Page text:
AUSTIN – Texas Supreme Court Justices decided not to review a decision of Jefferson County District Judge Donald Floyd in favor of Texas Mutual Insurance, at least not for now.

On April 8, they abated a petition from Leslie Holmes to reopen a suit Floyd rejected under a statute of limitations.

They directed the clerk to remove the petition from the active docket until further order.

Holmes filed suit in 2003, in a dispute over a worker's compensation claim.

The district court clerk issued a citation, but the Post Office brought it back with the letters IA across it.

Floyd set the suit on a "try or dismiss" docket in 2006, and dismissed it when Holmes didn't announce ready for trial.

Holmes moved to reinstate, arguing he and counsel weren't aware of the docket setting.

Holmes stated he believed Texas Mutual was served in 2003, and he didn't know why Texas Mutual didn't answer.

Floyd reinstated the suit, but again it languished.

In 2009, Holmes amended his petition and served it on Texas Mutual.

The insurer moved for summary judgment, arguing that a statute of limitations barred the suit because Holmes didn't exercise due diligence in serving it.

Holmes opposed the motion, claiming he needed to investigate the meaning of IA.

Texas Mutual claimed it meant insufficient address.

Floyd granted summary judgment, and Holmes appealed.

The Supreme Court transferred the appeal from the Ninth District in Beaumont to the Eighth District in El Paso, where Texas Mutual prevailed in February.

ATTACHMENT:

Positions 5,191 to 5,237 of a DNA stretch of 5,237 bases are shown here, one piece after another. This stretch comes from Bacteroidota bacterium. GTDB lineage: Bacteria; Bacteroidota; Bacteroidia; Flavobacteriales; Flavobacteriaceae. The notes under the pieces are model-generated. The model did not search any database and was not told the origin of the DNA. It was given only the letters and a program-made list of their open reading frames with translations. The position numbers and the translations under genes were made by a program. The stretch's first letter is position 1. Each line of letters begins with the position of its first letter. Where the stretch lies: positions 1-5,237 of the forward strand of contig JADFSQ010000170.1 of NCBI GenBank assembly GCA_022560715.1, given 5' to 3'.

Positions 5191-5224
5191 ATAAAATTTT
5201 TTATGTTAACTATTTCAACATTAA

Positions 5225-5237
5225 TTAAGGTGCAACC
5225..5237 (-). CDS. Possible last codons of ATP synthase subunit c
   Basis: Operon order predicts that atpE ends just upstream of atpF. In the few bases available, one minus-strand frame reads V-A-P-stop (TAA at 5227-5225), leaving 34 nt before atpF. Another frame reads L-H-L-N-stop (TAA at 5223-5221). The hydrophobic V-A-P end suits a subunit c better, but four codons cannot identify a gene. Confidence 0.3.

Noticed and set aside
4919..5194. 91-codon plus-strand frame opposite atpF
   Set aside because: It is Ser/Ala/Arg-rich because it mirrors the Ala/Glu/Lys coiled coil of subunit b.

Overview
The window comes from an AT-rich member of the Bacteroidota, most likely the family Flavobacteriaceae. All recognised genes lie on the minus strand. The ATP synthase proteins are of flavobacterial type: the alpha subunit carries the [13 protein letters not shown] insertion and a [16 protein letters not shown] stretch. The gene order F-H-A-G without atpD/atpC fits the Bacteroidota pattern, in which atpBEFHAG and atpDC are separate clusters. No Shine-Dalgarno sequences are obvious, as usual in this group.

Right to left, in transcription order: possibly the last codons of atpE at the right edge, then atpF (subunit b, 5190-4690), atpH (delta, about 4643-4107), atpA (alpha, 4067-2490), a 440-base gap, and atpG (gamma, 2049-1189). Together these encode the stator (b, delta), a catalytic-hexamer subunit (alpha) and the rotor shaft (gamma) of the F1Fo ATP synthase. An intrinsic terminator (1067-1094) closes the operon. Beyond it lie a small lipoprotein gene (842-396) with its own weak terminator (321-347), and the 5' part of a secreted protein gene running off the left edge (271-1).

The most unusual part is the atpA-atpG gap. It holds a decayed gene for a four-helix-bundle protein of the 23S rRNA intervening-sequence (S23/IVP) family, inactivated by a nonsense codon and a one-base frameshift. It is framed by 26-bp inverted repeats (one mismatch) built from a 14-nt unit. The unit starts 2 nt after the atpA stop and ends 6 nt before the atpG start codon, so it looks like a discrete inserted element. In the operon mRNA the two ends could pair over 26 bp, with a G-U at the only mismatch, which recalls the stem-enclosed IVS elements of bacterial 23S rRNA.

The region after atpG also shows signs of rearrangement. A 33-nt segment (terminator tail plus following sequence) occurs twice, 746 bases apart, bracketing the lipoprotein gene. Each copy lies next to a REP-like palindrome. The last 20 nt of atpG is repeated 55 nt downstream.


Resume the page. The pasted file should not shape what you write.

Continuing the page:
"An unexplained delay in effecting service constitutes a lack of diligence as a matter of law," Justice Guadalupe Rivera wrote.

"We believe that an ordinarily prudent person would check whether the original citation was actually served when the defendant failed to file an answer within a reasonable amount of time," she wrote.

She found no evidence Texas Mutual was ever aware that Holmes sued.

"Rather, their first notice of the suit was five and a half years later when Holmes filed his first amended petition," she wrote.

She wrote that although a party may ordinarily rely on a clerk to perform a duty, ultimate responsibility falls to a plaintiff.

"When the plaintiff learns, or by the exercise of diligence should have learned, that the citation was not issued or served on the defendant, it is still incumbent upon him to ensure that the job gets done," she wrote.

She wrote that "the meaning of IA is irrelevant to whether Holmes exercised due diligence in serving TMCI after the citation was returned."

Chief Justice David Chew and Justice Ann McClure agreed.

Ken Slavin, Jason Hungerford, Shannon Pounds, Sean White, and Mary Barrow Nichols represented Texas Mutual.

Peter F. Doyle Jr. represented Holmes.

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